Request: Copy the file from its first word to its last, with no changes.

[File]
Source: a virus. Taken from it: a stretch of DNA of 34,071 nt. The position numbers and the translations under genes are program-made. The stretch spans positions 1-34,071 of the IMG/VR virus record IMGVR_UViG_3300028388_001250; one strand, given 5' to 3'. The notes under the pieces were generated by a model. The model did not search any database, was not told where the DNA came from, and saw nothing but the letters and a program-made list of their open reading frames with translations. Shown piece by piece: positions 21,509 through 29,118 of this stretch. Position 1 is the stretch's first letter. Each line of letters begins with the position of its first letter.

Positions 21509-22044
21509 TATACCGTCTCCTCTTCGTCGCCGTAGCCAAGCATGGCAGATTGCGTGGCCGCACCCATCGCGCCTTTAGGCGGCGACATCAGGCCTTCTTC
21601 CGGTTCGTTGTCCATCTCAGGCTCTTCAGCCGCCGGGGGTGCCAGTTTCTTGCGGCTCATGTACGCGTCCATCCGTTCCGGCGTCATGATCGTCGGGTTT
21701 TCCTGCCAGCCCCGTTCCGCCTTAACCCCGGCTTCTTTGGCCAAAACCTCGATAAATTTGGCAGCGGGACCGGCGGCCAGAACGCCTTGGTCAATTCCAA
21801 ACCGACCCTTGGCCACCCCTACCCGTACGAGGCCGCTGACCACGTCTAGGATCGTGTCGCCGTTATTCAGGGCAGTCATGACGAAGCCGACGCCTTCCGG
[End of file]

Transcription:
Source: a virus. Taken from it: a stretch of DNA of 34,071 nt. The position numbers and the translations under genes are program-made. The stretch spans positions 1-34,071 of the IMG/VR virus record IMGVR_UViG_3300028388_001250; one strand, given 5' to 3'. The notes under the pieces were generated by a model. The model did not search any database, was not told where the DNA came from, and saw nothing but the letters and a program-made list of their open reading frames with translations. Shown piece by piece: positions 21,509 through 29,118 of this stretch. Position 1 is the stretch's first letter. Each line of letters begins with the position of its first letter.

Positions 21509-22044
21509 TATACCGTCTCCTCTTCGTCGCCGTAGCCAAGCATGGCAGATTGCGTGGCCGCACCCATCGCGCCTTTAGGCGGCGACATCAGGCCTTCTTC
21601 CGGTTCGTTGTCCATCTCAGGCTCTTCAGCCGCCGGGGGTGCCAGTTTCTTGCGGCTCATGTACGCGTCCATCCGTTCCGGCGTCATGATCGTCGGGTTT
21701 TCCTGCCAGCCCCGTTCCGCCTTAACCCCGGCTTCTTTGGCCAAAACCTCGATAAATTTGGCAGCGGGACCGGCGGCCAGAACGCCTTGGTCAATTCCAA
21801 ACCGACCCTTGGCCACCCCTACCCGTACGAGGCCGCTGACCACGTCTAGGATCGTGTCGCCGTTATTCAGGGCAGTCATGACGAAGCCGACGCCTTCCGG